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Former Kirkland, Bellevue nurse pleads not guilty to drug tampering, fraud charges

A former Kirkland nurse pleaded not guilty to drug tampering and fraud charges Thursday morning.

Angela Ann Huffman of Seattle stood before Chief Judge Mary Alice Theiler at the U.S. District Court in Seattle, facing two counts of tampering with consumer products and one count of acquiring a controlled substance by fraud.

Drug Enforcement Administration investigators allege Huffman tampered with painkillers and stimulants when she worked at plastic surgery clinics in Kirkland and Bellevue this past spring.

A registered nurse since July 2012, Huffman, who is in her mid-30s, allegedly tampered with a drug that was supposed to contain fentanyl, a narcotic painkiller and anesthetic, at the Kirkland plastic surgery clinic.

On May 16, a 20-year-old woman was to undergo plastic surgery when another registered nurse administered midazolam, a sedative and muscle relaxant, and the supposed fentanyl.

But the patient’s reactions were nearly opposite of what is considered normal.

The woman’s heart rate skyrocketed, her body seized and she was lifted off the operating table on her arms and legs, the documents continue.

The other nurse told the DEA agent the patient was “writhing in an extremely unexpected and unnatural fashion, and appeared ‘possessed.’”

Ten days prior, charging documents state the nurse who administered the drugs was on vacation and Huffman was responsible for keeping inventory of the controlled substances, which are safeguarded in a lockbox.

But as soon as the other nurse returned, she noticed a bottle of fentanyl and two vials of hydromorphone - commonly known as Dilaudid, a painkiller - were missing.

When asked where they were, Huffman allegedly suggested the items had been wasted during a surgical procedure, “a statement inconsistent with the recollections of medical staff present during the surgery,” charging documents state.

Blood analysis on the 20-year-old patient revealed that the bottle labeled “fentanyl” contained a different substance. And according to the doctor at the plastic surgery clinic, the patient’s reaction was consistent with symptoms of taking a dose of epinephrine, a cardiac stimulant.

Huffman was present during that operation but denied that she tampered with any drugs.

She was soon terminated after the other nurse observed a third discrepancy with the controlled substances.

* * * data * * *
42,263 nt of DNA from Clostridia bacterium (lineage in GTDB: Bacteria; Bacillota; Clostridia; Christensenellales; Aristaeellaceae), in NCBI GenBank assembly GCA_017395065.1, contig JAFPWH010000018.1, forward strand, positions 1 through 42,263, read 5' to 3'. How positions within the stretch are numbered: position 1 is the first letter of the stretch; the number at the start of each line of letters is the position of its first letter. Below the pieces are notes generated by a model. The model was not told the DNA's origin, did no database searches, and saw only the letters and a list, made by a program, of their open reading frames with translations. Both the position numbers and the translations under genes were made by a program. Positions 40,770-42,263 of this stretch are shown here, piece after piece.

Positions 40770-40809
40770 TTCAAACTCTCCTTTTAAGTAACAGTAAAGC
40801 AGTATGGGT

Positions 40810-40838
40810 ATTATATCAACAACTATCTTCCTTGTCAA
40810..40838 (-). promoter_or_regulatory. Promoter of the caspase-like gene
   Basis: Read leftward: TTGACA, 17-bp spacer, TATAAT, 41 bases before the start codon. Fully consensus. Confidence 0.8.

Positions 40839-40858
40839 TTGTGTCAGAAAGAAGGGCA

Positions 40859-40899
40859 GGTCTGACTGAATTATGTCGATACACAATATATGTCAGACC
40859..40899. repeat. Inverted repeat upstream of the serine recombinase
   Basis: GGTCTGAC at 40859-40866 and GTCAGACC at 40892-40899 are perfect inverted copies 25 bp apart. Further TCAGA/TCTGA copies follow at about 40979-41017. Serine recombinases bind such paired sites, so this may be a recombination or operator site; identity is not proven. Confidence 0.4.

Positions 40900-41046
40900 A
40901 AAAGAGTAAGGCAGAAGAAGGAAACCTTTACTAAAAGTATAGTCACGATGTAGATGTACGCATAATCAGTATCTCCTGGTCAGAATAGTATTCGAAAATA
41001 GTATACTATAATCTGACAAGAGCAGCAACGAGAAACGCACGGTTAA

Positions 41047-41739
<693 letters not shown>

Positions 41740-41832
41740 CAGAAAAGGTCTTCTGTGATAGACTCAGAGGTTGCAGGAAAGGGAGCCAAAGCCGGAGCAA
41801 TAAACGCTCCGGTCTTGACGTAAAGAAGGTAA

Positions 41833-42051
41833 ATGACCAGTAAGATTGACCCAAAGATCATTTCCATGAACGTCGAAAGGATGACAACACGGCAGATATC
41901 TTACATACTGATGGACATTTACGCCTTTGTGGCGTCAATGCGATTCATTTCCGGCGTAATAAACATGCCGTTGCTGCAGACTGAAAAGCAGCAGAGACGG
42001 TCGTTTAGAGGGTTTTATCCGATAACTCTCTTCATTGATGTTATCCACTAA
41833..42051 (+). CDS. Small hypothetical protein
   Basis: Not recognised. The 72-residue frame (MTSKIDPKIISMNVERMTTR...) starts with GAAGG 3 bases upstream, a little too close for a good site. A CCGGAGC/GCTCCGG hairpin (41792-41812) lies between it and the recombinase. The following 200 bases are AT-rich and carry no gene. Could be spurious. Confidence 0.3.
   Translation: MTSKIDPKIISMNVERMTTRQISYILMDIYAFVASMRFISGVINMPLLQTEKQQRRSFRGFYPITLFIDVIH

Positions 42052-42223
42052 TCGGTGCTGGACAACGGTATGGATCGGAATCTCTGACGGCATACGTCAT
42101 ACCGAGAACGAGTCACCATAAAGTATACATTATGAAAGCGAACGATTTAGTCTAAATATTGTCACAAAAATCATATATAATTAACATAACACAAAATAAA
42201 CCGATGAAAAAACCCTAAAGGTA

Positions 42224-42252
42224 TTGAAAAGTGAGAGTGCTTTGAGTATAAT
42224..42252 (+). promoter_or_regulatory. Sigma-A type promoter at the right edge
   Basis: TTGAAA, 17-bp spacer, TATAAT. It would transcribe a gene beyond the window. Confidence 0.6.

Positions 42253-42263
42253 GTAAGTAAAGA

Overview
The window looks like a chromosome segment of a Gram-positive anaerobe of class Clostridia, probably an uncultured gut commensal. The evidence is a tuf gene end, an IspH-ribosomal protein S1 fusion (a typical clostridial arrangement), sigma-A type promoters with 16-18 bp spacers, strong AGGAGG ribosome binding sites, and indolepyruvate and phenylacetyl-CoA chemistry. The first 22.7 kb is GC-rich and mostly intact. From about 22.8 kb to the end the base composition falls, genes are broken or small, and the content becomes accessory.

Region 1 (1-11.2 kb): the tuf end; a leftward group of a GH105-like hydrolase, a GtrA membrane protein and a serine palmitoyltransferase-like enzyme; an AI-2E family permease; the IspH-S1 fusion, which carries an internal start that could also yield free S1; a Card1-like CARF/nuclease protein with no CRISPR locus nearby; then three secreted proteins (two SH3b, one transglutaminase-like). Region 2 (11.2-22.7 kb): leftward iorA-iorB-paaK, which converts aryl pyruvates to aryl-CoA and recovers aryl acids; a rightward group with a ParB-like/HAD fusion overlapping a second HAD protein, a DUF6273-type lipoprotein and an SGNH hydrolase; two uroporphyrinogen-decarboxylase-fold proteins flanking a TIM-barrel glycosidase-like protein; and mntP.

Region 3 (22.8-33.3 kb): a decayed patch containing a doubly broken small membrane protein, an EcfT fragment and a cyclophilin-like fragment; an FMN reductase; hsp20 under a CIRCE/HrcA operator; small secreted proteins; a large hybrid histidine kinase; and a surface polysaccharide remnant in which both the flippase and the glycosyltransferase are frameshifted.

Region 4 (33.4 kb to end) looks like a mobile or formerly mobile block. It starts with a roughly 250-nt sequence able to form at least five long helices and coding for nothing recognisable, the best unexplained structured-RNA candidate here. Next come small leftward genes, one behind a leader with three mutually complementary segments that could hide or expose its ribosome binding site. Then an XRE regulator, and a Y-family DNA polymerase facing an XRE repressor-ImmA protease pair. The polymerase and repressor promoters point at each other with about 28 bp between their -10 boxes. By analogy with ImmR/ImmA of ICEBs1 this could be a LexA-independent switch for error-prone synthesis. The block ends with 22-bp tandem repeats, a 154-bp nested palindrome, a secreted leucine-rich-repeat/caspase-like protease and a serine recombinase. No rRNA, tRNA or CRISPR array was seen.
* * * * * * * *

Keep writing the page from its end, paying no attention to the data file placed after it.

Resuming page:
The Kirkland clinic’s staff reported Huffman’s conduct to the Washington Nursing Commission and the following day the commission informed staff Huffman admitted to removing hydromorphone out vials and replacing them with saline.

Huffman went on to confess to stealing hydromorphone and meperidine - commonly known as Demerol, a painkiller - through text messages directed toward the clinic’s staff.

“The defendant claimed to have developed a narcotic addiction following the legitimate prescriptions of hydromorphone and oxycodone in February 2013 by the doctor at [a Bellevue plastic surgery clinic],” the probable cause documents state. “The defendant also admitted to forging prescriptions for controlled substances using the name of the doctor at [the Bellevue clinic] …”

Before working at the Kirkland plastic surgery clinic, Huffman was employed at the small Bellevue plastic surgery practice from August 2012 through April 22.

The Bellevue practice terminated her after doctors discovered the forged prescriptions for at least 14 different narcotic painkillers.

Although the doctor tried to help her find addiction treatment, Huffman denied it.

Staff at the Kirkland clinic continued to uncover evidence of other tampered substances, which included five compromised fentanyl vials. The tape had been peeled off and reapplied, and the rubber stopper was poked with a needle, documents state.

According to a Department of Health spokeswoman, the Nursing Commission is investigating whether Huffman may keep her Registered Nurse license.

Huffman’s jury trial is scheduled for 9 a.m. on Jan. 21 before Judge John C. Coughenour at the U.S. District Court in Seattle.

 

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